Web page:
Growing up, I could almost perfectly reiterate the lecture I would get from my parents. “ Go to school, pay attention in class, do your homework, get good grades, etc.” The last part of the speech always ended with “ never settle, stay curious.” At the time, I sat there and pretended to be intrigued by the conversation even though I was counting down the seconds until I got to go play outside with my friends.
It wasn’t until I got older, that I really started to think of how much my parents did actually know about life (shocker to every kid!) and how much of that conversation I truly absorbed.
As I was scrolling through the daily Pulse articles, an article by CEO and Co-Founder of Koru, Kristen Hamilton, caught my eye. The article was about Grit, which is something I had blogged about in the past after watching Angela Duckworth’s Ted Talk. I have always enjoyed reading articles on Grit as I believe that it is one of the biggest factors leading to someone’s success in not only the workplace but also in life.
Hamilton discusses five different things she looks for during the hiring process to assess how “gritty” someone is. Her approach to this is very interesting and is very similar to what I look for when trying to find the top talent for clients.
Know how to fail.
I never look at anything as a failure, but as an opportunity. Take it on as a challenge. Be better next time, be creative and innovative and learn from it. As Thomas Edison perfectly stated, “I have not failed. I’ve just found 10,000 ways that won’t work.”
When I interview candidates, I rarely ask what is the biggest accomplishment you have had in your career. I always ask, what is the toughest problem you have encountered, or about a time things didn’t go as planned. The answer to this usually helps me determine how qualified a candidate is for a role more so than just talking about everything they have done right. I want to know what’s gone wrong, and better yet, how they fixed it! . If you have never learned how to fail and keep going, than you have never learned what true success feels like.
Candidates who have this quality are the people you want working for your company. Anyone is capable of doing a great job, but its those who can watch something fail and still have the willingness to put it back together that will be in it for the long run and help take your company to the next level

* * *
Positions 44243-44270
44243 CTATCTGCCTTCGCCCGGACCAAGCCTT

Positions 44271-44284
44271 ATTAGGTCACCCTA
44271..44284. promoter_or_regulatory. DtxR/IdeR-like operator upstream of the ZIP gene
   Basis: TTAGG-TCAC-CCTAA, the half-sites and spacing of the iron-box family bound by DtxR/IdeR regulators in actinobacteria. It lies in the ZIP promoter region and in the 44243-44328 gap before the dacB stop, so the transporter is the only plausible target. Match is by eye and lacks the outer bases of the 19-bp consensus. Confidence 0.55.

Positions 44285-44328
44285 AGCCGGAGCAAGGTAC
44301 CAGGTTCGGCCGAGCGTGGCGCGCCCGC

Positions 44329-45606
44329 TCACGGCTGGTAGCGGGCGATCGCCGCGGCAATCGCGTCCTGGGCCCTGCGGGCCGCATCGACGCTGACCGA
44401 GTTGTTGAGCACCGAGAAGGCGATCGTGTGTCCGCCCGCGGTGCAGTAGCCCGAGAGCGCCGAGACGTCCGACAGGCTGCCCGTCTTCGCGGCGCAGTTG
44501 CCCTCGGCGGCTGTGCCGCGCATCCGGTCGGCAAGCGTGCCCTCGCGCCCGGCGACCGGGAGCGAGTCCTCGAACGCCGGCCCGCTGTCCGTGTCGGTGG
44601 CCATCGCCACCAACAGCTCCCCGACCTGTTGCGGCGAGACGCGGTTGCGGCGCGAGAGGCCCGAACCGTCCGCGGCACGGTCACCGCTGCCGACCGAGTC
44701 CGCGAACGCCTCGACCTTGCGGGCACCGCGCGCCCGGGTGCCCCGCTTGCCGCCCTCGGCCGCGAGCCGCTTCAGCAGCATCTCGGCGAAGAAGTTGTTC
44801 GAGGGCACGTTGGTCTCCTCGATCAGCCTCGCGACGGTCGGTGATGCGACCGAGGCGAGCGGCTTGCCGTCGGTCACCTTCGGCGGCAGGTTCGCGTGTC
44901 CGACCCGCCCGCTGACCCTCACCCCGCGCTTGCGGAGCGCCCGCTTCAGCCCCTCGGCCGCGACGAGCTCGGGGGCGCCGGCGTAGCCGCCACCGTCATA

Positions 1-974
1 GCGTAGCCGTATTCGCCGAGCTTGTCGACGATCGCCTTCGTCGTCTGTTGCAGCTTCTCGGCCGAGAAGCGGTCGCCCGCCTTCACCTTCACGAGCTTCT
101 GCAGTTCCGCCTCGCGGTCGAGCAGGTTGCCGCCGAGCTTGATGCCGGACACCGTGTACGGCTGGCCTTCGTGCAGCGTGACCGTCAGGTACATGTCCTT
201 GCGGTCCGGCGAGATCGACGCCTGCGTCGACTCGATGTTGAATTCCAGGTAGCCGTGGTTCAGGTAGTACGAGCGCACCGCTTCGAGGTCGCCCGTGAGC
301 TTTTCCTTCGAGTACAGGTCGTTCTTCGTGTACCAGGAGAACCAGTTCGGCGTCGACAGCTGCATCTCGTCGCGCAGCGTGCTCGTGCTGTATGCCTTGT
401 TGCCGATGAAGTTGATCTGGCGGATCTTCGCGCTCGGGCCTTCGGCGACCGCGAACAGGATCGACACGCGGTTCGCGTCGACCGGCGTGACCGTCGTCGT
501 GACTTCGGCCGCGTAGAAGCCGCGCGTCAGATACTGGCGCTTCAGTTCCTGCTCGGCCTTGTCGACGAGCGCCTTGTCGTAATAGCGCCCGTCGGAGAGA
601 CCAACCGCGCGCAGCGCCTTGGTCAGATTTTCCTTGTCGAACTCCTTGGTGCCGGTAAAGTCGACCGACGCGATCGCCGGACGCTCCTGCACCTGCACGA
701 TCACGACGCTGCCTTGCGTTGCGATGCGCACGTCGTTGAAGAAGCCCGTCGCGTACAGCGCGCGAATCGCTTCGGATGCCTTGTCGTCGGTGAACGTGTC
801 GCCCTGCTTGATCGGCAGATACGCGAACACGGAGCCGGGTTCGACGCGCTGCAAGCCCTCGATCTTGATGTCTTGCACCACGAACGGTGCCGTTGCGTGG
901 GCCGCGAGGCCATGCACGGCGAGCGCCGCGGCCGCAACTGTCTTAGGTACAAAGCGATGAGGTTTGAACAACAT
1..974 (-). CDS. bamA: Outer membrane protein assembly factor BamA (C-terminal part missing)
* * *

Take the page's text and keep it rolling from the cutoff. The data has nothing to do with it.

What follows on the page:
Forget the grade/ Throw away your entitlement.
If only I could have given that line to my parents growing up! Its not about the grade, its about the bigger picture. It’s about teamwork, and making sure you are doing the best thing for your team, and your company, and not needing recognition for doing it. Working hard to get what would be considered an “A+” in the workplace is important, but it has to be for the right reasons. “Make it your goal to show up for something bigger than you” or else you may not have something to show up for in the future.
Be an owner/ Live life outside of your comfort zone.
This is where that curiosity piece my parents always talked about comes into play. Always strive to learn more, ask more, discover more. Be creative and innovative and don’t wait to be told how to do something, figure it out! Be curious!
Thinking back, my parents never let me settle. Not in school, not in dance, not even in cleaning my room! They always pushed me to do more and learn more and eventually it became second nature. Now in the workplace, I constantly look for ways to be more efficient and I continuously push myself to learn new things. I never want to be comfortable in my job. I want to continue improving myself and my team, and finding new ways of doing things, so that we can all reach our future goals for the company. I think Hamilton explains this perfectly when she says,
“Become comfortable in the uncomfortable. You won’t regret it. Grit is what makes you stand out – not just in a company or in school, but in life. At the heart of it, grit means striving for progress and never yielding in pursuit of your passions.”
Grit can encompass so many different things and all are equally important. Forget about the 4.0 and the degree from Harvard. Find the candidate who knows how to fail, work for more than themself, and who always pushes themselves and the rest will fall into place.
© Stanisaw Tokarski
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